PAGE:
I. The defective statement of organization claim

¶ 12 Plaintiffs argue the Committee filed a defective statement of organization on February 9 by naming CEHA LLC as a sponsor before it existed, failing to name NextGen as a sponsor, and failing to incorporate "NextGen" into the Committee's name.1 Consequently, Plaintiffs assert, the Committee never properly formed, and the Initiative application was a nullity under § 19-111(A) because a valid statement of organization was not filed with the application. Because § 19-114(B) provides that signatures on initiative petitions "are void and shall not be counted" if collected by a PAC "prior to the filing of the committee's statement of organization," Plaintiffs claim that none of the petition signatures here are valid and the Initiative fails to qualify for the ballot. See Pacion v. Thomas, 225 Ariz. 168, 170 ¶ 12, 236 P.3d 395, 397 (2010) (recognizing that § 19-114(B) disqualifies signatures on initiative petitions collected before formation of a PAC).

¶ 13 The trial court dismissed this claim without deciding whether the statement of organization was defective, ruling that Plaintiffs did not have a private right of action to make this challenge. Alternately, the court found that Plaintiffs' claim was barred by laches. Reviewing the dismissal of Plaintiffs' claim de novo as an issue of law, see Coleman v. City of Mesa, 230 Ariz. 352, 355-56 ¶ 7, 284 P.3d 863, 866-67 (2012), for the reasons below we affirm the trial court's ruling on the first ground and therefore do not address laches.

¶ 14 Any person may "contest[] the validity of an initiative or referendum measure based on the actions of the secretary of state or compliance with [chapter one of Title 19]." § 19-122(C). The issue here is whether the Plaintiffs' challenge based on the statement of organization identifies grounds for invalidating the initiative measure. The Committee argues, and the trial court agreed, that Plaintiffs' claim can only be asserted under Title 16, which sets forth the required contents for a statement of organization and provides remedies for non-compliance. See A.R.S. §§ 16-906(B), -938, -1021. Plaintiffs counter that their claim arises under § 19-122(C) because it challenges both (1) the Secretary's act in accepting a defective application package and issuing an official serial number in violation of § 19-111(A) and (B), and (2) the Committee's failure to file a valid statement of organization with its application as required by § 19-111(A).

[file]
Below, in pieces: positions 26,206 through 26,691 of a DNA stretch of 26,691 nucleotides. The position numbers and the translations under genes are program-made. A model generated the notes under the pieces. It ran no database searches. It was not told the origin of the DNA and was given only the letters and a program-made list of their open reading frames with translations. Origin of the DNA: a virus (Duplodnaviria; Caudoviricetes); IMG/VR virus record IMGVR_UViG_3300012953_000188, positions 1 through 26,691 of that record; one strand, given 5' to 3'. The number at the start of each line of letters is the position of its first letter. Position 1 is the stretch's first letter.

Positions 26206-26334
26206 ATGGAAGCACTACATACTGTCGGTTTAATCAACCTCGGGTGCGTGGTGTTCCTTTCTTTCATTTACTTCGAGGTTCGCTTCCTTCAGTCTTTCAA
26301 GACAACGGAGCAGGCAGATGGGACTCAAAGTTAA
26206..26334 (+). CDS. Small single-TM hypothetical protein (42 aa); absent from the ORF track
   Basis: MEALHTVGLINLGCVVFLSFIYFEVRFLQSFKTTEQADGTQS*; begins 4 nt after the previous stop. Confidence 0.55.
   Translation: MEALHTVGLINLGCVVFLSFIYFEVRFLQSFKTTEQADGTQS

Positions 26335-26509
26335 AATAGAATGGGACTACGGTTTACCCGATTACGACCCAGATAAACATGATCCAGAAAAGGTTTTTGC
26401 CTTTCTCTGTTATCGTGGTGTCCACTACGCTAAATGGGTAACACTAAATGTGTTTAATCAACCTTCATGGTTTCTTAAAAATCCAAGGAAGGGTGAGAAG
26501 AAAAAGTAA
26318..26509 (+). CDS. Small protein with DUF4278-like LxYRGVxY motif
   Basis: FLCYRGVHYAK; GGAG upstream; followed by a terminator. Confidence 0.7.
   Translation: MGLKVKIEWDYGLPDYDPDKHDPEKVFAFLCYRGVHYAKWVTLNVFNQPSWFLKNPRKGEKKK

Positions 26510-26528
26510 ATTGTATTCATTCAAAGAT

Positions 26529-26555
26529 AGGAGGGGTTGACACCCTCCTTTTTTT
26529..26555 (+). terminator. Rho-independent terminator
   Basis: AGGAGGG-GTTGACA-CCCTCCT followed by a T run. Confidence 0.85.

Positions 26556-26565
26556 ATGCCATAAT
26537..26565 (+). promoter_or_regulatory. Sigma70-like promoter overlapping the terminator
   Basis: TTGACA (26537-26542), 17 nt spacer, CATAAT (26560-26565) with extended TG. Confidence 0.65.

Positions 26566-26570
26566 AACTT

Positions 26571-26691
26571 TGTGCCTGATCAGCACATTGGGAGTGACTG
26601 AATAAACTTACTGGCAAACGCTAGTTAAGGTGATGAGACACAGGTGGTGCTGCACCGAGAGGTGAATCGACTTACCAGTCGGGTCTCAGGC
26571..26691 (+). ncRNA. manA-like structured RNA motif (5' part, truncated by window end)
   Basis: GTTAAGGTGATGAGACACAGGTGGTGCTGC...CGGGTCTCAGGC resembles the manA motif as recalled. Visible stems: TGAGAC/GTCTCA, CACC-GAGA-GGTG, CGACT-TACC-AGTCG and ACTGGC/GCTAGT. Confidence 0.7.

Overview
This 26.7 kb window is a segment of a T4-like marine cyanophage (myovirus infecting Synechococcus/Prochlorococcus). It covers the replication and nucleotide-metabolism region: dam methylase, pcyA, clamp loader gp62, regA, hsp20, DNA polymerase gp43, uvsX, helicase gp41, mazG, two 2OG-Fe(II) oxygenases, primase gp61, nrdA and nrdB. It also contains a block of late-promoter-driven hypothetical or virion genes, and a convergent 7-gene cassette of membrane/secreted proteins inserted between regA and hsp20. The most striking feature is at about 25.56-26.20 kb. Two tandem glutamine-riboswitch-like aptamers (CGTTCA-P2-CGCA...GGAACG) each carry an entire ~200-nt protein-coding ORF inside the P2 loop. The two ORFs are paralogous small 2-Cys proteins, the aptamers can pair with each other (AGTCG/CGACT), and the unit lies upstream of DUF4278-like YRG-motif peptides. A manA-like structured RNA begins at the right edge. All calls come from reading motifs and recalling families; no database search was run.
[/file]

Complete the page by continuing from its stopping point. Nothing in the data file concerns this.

¶ 15 Before resolving this issue, it is useful to consider the interplay between Titles 16 and 19 concerning a statement of organization. An entity wishing to form as a PAC to support or oppose an initiative measure must file a statement of organization in compliance with § 16-906(B). That statute directs how a committee must be named and requires the statement of organization to list other information, including "[t]he name, mailing address, e-mail address, website, if any, and telephone number of any sponsor." § 16-906(B)(2).

¶ 16 The statement of organization must be filed with a "filing officer," § 16-906(A), who is either the Secretary, for a statewide ballot measure, or a county, city, or town officer, for a local ballot measure, A.R.S. §§ 16-901(27), -928(A). "On filing a statement of organization, the filing officer shall issue an identification number to the committee," § 16-906(D), which implicitly evidences the statement's compliance with § 16-906(B) and authorizes the now-formed committee to "perform any lawful activity," including making expenditures and advocating for an issue, § 16-906(G). The committee must amend its statement of organization within ten days of any change in committee information. § 16-906(C). Importantly here, nothing in Title 16 provides that if a facially valid statement contains errors or omissions, it is a nullity and voids the PAC's lawful authority.

¶ 17 Title 16 also provides remedies if a PAC's statement of organization fails to comply with § 16-906(B). On receipt of a complaint by a third party, the filing officer who accepted the statement of organization is authorized to investigate a violation of § 16-906 and refer any violation to an "enforcement officer" for further investigation and proceedings. §§ 16-901(21), -938(A), (C), (E). (Depending on the identity of the filing officer, the "enforcement officer" is either the Attorney General, a county attorney, or a city or town attorney. §§ 16-901(21), -938(C).) "The enforcement officer has the sole and exclusive authority to initiate any applicable administrative or judicial proceedings to enforce an alleged violation of [§ 16-906]." § 16-938(F). If a violation is found, the committee is permitted to avoid any penalty by taking corrective action within twenty days after issuance of a notice of violation. § 16-938(G). The enforcement officer may also initiate civil or criminal proceedings to enforce provisions of Title 16, including § 16-906. See § 16-1021.